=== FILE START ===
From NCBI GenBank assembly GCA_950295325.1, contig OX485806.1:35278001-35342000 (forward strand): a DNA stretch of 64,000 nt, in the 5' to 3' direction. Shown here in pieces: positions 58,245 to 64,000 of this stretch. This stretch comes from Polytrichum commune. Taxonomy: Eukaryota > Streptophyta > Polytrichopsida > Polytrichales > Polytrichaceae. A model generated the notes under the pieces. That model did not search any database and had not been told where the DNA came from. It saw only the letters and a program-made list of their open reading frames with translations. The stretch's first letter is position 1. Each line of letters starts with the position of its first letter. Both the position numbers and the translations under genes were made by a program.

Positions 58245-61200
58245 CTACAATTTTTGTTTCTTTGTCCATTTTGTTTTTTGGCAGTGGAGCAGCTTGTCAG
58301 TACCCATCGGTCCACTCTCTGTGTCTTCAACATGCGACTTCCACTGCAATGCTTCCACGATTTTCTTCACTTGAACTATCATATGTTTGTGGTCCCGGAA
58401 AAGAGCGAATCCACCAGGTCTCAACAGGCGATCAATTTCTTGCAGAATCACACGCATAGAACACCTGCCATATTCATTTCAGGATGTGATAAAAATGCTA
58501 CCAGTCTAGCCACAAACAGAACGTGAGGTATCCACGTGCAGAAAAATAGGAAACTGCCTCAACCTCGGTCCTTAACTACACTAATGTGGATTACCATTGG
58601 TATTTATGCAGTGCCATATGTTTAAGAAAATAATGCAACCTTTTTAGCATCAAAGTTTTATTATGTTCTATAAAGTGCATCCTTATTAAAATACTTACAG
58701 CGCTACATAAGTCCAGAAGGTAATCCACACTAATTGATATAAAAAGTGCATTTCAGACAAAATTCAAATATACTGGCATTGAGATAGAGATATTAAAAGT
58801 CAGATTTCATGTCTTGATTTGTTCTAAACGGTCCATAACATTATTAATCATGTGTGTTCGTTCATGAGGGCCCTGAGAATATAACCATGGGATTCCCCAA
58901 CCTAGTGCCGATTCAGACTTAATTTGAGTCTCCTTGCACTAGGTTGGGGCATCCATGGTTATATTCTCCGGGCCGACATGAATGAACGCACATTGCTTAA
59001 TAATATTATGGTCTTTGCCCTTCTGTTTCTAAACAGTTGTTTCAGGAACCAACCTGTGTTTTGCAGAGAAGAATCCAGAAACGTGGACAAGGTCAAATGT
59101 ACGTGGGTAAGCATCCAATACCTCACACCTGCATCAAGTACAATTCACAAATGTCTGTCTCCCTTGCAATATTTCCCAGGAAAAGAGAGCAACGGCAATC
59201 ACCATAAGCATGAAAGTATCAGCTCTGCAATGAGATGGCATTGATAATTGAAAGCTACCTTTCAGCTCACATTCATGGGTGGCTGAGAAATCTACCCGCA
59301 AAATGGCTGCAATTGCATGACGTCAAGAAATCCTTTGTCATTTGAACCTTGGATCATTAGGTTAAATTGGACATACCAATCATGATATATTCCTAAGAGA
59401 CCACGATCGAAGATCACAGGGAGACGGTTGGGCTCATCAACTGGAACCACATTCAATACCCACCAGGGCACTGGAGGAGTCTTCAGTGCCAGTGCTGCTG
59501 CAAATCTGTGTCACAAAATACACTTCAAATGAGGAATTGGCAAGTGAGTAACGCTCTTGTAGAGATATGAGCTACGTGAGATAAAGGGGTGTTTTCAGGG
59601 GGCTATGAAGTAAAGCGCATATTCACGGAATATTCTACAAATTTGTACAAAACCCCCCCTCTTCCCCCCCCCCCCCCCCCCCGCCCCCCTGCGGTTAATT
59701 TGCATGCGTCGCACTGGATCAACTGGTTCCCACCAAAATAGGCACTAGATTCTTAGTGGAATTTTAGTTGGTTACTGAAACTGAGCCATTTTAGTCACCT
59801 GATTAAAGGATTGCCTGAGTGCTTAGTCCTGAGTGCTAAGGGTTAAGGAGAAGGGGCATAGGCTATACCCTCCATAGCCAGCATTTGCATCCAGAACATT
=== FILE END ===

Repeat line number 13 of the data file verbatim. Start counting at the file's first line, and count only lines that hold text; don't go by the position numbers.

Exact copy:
59201 ACCATAAGCATGAAAGTATCAGCTCTGCAATGAGATGGCATTGATAATTGAAAGCTACCTTTCAGCTCACATTCATGGGTGGCTGAGAAATCTACCCGCA